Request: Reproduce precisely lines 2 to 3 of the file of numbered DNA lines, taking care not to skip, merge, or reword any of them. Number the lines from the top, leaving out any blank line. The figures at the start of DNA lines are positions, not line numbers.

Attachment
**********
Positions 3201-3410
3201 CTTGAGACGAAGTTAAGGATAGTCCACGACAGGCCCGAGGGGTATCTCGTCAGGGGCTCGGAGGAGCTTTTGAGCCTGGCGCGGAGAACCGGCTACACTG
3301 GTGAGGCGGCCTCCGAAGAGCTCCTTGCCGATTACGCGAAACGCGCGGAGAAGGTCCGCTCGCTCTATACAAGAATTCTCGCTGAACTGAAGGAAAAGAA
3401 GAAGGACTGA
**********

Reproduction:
3201 CTTGAGACGAAGTTAAGGATAGTCCACGACAGGCCCGAGGGGTATCTCGTCAGGGGCTCGGAGGAGCTTTTGAGCCTGGCGCGGAGAACCGGCTACACTG
3301 GTGAGGCGGCCTCCGAAGAGCTCCTTGCCGATTACGCGAAACGCGCGGAGAAGGTCCGCTCGCTCTATACAAGAATTCTCGCTGAACTGAAGGAAAAGAA